We all experience conflict. It is part of life. How we approach conflict can make or break relationships. We can learn a thing or two from how the Apostle Paul approached conflict in his relationship with the Corinthian church. One of the key factors that led to conflict between Paul and the Corinthians was their false boasting. They boasted in all the wrong things, as exemplified by the “spirit people” (pneumatikoi). Some think Paul was insensitive to the spirit people in his first epistle, thus leading to their likely continuation in Corinth at the time of Paul’s second epistle to the church in that city (Refer here, too). Personally, I believe Paul was quite astute in how he handled their spiritual pride.
Whereas the Corinthians boasted in such things as special allegiances and cliques with those deemed winners (1:10-16), spiritual power (1:26), spiritual wisdom (1:26), spiritual gifts (1 Corinthians 12 and 14), and freedom and rights (1 Corinthians 5 and 8), Paul boasted in such things as believers’ allegiance with Jesus Christ (1:10-16), who is the great equalizer, as well as the power and wisdom bound up with Jesus’ cross (1:18-25), the surrender of God-given rights and freedoms for God’s people (1 Corinthians 9), and the gift of God’s love manifest through the Spirit who is also responsible for the manifestation of the other gifts (1 Corinthians 12-14).
What do we boast in today? We need to take to heart Paul’s exhortation, which hearkens back to Jeremiah 9:23-24: “Let the one who boasts, boast in the Lord” (1 Corinthians 1:31; ESV; see 1:29-31; see also 2 Corinthians 1:12,14, 2 Corinthians 10-13).
We may boast in our history or national and ethnic heritage, our degrees, our styles and tastes, our spiritual insights and ministry successes. While we might feel better about ourselves as a result of such boasting, where does such boasting get us relationally?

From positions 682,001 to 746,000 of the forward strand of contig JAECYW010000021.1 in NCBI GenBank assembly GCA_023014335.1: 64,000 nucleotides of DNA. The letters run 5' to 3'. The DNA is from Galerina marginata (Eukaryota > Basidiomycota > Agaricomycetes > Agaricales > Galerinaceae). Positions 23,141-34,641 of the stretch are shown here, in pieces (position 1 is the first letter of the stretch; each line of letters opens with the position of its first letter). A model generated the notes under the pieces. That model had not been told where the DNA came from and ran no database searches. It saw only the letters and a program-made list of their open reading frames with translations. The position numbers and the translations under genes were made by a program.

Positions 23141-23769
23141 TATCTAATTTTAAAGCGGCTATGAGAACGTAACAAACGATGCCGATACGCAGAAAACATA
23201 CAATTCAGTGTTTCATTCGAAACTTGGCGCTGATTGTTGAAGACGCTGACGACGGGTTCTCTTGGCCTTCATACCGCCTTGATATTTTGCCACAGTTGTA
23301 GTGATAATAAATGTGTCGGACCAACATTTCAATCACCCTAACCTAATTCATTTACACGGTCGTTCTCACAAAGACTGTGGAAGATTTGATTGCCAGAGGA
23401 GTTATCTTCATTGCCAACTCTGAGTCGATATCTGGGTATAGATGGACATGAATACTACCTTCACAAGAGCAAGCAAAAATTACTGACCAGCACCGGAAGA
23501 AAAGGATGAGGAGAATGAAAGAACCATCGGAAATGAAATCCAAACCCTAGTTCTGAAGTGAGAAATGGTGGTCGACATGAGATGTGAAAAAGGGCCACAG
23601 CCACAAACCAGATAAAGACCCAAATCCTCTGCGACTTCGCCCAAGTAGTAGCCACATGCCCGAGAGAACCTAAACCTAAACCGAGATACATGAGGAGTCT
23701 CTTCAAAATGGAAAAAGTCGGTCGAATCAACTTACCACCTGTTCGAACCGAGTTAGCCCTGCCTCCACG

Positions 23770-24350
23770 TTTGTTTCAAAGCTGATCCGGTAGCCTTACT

Say all you want about making yourself or your church or your country or your favorite sports team great again (I’ve nearly given up on my Chicago Bears!), but what we really ought to boast in is the crucified and risen Lord: let him who boasts boast in the Lord Jesus.
Now how does boasting in the Lord Jesus help in building relational bridges with people in various contexts? Although Jesus has all power and wisdom and riches, he lays it all down for us in love. As Jeremiah 9:23-24 reveals, God delights in loving-kindness, justice and righteousness toward us, and calls on us to boast in our relationship with God, not our own capacities of power, wisdom, and wealth. As we boast in God’s righteous and just relational engagement of us, it will help us operate in like manner toward those around us.
Paul follows Jesus in his care for the Corinthian church, although it makes him look the part of a fool. Paul boasts in caring for the Corinthian church, laying aside financial well-being that would otherwise come at their expense, an appetite for speculative theology, and his right to demonstrate power over the church. Though he is entitled and able to engage all these rights and ambitions, Paul goes against these inclinations so as to go after the Corinthians’ hearts in love. After all, he is their father in the faith and he longs for a healthy relationship with them.
How much do we desire healthy relationships inside and outside the church? It will be important that we consider the nature and end of our boasting. Whatever we boast in will define our lives and our relationships for good or for ill.